Dear Crompond Fourth Graders -

Please watch this video about the stories of "Sibyl's Revered Ride" and "The French at Crompond." It will help and is fun.

Imagine you Have to Make a Dangerous Ride Like Sibyl Ludington Did in April of 1777. Write a one-page Letter Telling All About it to a Friend. Make a video of your self reading your letter and share it with your teacher and class. 


Remember, it was cold with a dismal rain falling.  When you came to houses of the men your father needed for his Militia, they were surprised and afraid. You were afraid of being attacked.  There were Red Coats, guards at Roger Morris’s house, and Cow-Boys drinking rum!  


How did you feel when it was over?  

How did you feel when you met George Washington? 

Please add to your story three "Revolutionary Words and Idioms" list on the right.  The words are on the left.  What they mean comes after =. 


Writing Prompt #2  The French in Your Backyard in 1782


Pretend you are living in Crompond in September 1782.  French soldiers are camped on your family farm.  

They wear colorful uniforms, speak a little English, and may sing strange songs. They may eat odd foods and want firewood.  
What do you think of them? 

Pretend you know the farmer who tried to have the French General Rochambeau arrested for stealing trees for firewood.  

Write a letter telling a friend about the French soldiers. Tell about how you tried to stop the farmer from making the French pay for the wood.  Remember how the French helped the Americans after the Battle of Saratoga, in 1777, and Crompond in 1782.



~ There is nothing written down from 1777 about Sybil Ride. We know about Sybil’s Ride from the “Oral Tradition” or storytelling.  Sybil told about her ride all through her life. 


~ On April 25th, 1777 the British General Tryon sailed ships from New York City to attack the American supply depot in Danbury, Connecticut. He marched 1,500 Redcoats or Regular British Army soldiers from Westport CT north to Danbury.  

They burned some houses of American “Rebels.”  Rebels called themselves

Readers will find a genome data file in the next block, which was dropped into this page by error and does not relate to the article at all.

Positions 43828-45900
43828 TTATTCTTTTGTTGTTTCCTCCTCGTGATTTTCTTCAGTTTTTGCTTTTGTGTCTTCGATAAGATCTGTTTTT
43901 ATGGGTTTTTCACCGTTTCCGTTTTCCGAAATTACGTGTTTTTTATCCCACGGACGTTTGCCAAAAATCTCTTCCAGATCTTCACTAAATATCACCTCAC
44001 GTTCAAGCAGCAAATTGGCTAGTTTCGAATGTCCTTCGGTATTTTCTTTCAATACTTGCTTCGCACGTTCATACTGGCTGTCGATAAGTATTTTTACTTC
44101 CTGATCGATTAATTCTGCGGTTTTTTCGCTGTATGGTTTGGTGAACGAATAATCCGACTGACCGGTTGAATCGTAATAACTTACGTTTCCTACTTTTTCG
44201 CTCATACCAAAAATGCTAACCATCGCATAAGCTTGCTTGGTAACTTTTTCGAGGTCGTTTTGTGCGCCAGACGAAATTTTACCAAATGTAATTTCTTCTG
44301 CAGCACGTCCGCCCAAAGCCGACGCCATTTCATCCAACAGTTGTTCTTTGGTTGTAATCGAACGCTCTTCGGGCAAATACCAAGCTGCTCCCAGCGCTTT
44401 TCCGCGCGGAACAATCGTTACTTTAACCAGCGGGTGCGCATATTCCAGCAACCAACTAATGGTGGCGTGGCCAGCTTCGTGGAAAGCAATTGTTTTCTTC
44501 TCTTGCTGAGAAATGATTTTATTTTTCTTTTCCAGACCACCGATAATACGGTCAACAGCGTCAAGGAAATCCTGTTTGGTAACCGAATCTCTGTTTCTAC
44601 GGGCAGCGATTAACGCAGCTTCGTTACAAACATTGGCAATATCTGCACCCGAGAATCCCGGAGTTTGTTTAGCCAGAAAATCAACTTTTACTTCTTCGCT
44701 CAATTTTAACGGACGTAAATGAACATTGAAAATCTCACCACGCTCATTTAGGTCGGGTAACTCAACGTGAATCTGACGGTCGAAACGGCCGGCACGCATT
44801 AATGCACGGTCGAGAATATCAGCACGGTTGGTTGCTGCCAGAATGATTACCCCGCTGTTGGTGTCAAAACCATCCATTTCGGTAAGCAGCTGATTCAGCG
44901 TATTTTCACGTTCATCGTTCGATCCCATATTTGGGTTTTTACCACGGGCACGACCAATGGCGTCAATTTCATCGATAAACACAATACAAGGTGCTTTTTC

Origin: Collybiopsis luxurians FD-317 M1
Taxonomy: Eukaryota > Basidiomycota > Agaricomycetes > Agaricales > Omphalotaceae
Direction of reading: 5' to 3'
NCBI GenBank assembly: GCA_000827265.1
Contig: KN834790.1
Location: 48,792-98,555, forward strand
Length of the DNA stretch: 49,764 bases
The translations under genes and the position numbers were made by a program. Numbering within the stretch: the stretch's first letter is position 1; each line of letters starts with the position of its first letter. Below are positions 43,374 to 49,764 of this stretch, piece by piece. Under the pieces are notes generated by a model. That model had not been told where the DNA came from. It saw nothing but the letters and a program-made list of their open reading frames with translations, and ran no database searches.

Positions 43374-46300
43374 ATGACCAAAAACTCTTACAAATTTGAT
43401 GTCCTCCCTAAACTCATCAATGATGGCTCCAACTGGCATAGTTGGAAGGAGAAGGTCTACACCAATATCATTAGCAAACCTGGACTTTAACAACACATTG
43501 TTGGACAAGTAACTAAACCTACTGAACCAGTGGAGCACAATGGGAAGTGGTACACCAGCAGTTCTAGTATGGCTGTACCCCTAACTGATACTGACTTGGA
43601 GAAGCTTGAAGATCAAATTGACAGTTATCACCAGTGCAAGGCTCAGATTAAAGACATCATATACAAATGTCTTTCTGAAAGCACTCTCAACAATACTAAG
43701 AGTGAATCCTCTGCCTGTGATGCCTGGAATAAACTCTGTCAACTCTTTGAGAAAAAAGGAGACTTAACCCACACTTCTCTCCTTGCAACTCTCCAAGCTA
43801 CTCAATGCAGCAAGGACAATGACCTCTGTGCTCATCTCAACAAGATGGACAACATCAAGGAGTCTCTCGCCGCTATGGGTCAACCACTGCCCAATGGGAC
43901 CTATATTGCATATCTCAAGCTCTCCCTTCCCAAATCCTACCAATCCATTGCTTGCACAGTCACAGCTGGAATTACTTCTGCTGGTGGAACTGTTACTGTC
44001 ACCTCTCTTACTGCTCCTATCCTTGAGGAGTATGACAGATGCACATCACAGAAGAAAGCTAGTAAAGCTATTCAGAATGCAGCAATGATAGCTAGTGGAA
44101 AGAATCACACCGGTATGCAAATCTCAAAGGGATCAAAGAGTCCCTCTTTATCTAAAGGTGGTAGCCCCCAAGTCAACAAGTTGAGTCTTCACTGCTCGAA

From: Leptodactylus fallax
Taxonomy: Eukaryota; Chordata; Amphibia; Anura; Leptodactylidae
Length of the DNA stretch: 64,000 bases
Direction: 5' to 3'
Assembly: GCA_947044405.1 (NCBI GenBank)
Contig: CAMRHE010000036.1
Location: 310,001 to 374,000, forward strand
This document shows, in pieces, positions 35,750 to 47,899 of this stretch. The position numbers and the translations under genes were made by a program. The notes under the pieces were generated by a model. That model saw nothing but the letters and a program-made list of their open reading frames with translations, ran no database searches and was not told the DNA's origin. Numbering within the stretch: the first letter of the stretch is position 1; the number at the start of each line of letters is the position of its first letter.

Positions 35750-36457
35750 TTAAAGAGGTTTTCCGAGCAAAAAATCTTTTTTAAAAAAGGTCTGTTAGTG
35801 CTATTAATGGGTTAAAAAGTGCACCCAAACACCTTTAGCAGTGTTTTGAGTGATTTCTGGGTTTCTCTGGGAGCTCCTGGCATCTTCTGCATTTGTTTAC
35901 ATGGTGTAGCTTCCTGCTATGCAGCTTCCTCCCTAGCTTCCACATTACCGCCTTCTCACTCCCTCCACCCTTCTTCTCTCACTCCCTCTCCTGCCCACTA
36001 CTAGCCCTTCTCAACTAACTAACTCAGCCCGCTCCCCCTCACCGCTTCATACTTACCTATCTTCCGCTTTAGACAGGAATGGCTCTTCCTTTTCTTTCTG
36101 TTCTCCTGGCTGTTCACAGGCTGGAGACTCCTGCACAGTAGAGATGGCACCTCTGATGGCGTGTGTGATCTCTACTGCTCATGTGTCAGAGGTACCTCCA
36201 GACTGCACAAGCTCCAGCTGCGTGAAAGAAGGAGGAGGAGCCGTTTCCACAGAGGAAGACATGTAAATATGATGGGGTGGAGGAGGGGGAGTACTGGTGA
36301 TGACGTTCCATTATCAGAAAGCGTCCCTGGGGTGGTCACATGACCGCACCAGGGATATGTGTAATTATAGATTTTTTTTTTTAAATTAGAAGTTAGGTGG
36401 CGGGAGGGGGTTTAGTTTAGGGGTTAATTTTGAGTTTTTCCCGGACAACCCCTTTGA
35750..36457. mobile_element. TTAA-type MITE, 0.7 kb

American “Patriots.”

~ The British took these supplies found in Danbury from the Americans.

Here is a list they what the British took from the Americans, written after the battle, in 1777.  This is a primary source.

"---a quantity of ordnance stores with iron, etc. 
4000 barrels of beef and pork; 100 large tierces of biscuits; 
89 barrels of rice; 120 puncheons of rum; 
several large stores of wheat, oats, and Indian corn, in bulk, the quantity hereof could not be ascertained; 
30 pipes of wine; 100 hogsheads of sugar; 50 ditto “ of molasses; 
20 casks of coffee; 15 large casks filled with medicines of all kinds; 
10 barrels of saltpeter;  1020 tents and marquees; a number of iron boilers; a large quantity of hospital bedding; engineers', pioneers' and carpenters'  tools; a printing press complete; tar; tallow, etc.;  
5000 pairs of shoes and stockings.”
~ “Nineteen houses were burned, as was the meeting of the Danbury Society, and twenty-two stores and barns with all their contents”

~ Here is a report from a journal written in 1777 about some American “Tories”  acted in Danbury.  Tories were Americans loyal to the King. This is also a primary source.

 "The drunken men went up and down Main Street in squads, singing army songs, shouting coarse speeches, hugging each other, swearing, yelling, and otherwise conducting themselves as becomes an invader when he is very, very drunk.” 

~ Colonel Henry Ludington, lead the 7th Dutchess County Militia.  A Militia were men who would come to fight when needed.  They were not full time paid soldiers.  They were farmers, blacksmiths, wheelwrights, carpenters, shopkeepers, teachers, and lawyers.

~There were about 400 men listed in Ludington’s Dutchess County Militia. 

~ In 1777 it would have been very dangerous for a woman to ride alone at night.  Sibyl's father may have disguised his daughter as a young man, so she would not get in trouble.